I have written of this event several times in the past. Of how I was shit scared of returning to tertiary education after so many years in safe full-time employment, of how terrified I was of being in a situation where my writing would be regularly criticized, of how petrified I was of the numerous presentations I would have to give in front of dozens of people, but…for the first time in my life I felt confident enough in my abilities to believe I would be able to excel in the course.

A course specifically chosen not only on the basis that it reflected all of my passions but that it provided a pathway into several university courses I would have sacrificed a limb to get into.

Alas, as previously documented, things did not go to plan. The abuse fed into the glandular fever which fed into the anxiety which fed back into the abuse and cost me the course, my dreams and ultimately, my chance of tertiary education.

The Future

Although I do still cling to the hope that I’ll be able to return to education – albeit rarely – I know in my heart my chances have passed. If I can’t write my opinion as a blog comment, how could I write it in the form of an essay? If I can’t walk down the street to purchase food without a panic attack, how could I walk to a university lecture hall? If I can’t talk to a single human being without fear of humiliation, how could I present coursework without fear of public humiliation?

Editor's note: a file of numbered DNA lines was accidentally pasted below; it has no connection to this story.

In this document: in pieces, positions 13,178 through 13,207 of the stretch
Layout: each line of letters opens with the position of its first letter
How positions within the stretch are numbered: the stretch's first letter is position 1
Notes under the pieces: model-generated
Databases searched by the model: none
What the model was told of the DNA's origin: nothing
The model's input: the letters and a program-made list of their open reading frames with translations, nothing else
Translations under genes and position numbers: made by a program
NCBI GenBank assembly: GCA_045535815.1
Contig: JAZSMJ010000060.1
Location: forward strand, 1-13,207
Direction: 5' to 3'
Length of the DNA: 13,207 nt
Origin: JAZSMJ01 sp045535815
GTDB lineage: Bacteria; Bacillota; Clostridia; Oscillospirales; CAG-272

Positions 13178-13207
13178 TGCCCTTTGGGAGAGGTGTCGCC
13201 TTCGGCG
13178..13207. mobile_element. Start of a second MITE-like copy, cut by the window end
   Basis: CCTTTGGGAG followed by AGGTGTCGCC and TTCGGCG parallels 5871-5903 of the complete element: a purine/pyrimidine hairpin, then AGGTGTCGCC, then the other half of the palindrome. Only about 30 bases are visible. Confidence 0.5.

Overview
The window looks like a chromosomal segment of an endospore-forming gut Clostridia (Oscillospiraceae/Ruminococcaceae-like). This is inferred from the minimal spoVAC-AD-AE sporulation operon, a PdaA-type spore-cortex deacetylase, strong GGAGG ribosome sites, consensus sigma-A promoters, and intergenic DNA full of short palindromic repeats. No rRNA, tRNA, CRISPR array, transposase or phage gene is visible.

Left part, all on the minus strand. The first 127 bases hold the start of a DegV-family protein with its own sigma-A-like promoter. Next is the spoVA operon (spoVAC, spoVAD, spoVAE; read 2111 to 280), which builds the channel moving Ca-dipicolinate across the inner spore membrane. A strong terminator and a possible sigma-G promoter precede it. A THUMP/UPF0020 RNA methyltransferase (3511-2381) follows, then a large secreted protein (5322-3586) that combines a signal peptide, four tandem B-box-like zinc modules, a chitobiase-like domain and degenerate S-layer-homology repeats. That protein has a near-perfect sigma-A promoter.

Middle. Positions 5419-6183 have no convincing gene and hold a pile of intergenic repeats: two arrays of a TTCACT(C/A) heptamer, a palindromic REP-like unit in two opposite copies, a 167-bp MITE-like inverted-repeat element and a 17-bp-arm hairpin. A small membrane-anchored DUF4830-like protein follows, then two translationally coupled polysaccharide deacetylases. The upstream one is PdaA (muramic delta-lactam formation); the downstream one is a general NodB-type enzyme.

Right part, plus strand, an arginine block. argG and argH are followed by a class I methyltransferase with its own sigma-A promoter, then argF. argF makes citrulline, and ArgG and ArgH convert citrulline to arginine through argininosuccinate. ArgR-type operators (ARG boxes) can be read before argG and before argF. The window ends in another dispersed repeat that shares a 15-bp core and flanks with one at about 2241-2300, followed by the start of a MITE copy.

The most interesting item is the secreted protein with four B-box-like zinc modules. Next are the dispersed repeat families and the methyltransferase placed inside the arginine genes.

When I look back on how anxiety has shaped my educational choices – from the selection of my A-Levels, through turning down Vancouver, and ending up in the abuse fuelled loss of my college course – I wonder how different my life would be if anxiety didn’t have such a hold over me.

I’m aware it’s not all the fault of this disorder, that I must – and DO – take some responsibility for my choices, but they are choices that would have been easier to make had anxiety not been a factor.

Something that, if your only encounter with anxiety is making a presentation, being a best man or slipping your undies off to flash your boyfriend, is difficult to understand.

When it comes to my anxiety, we’re not talking fluttering little butterflies.

We’re talking a life-altering, heart-stopping fear that I have no idea how to fight anymore.

If I ever did to begin with.

Tomorrow: Anxiety and its effect on my body >>>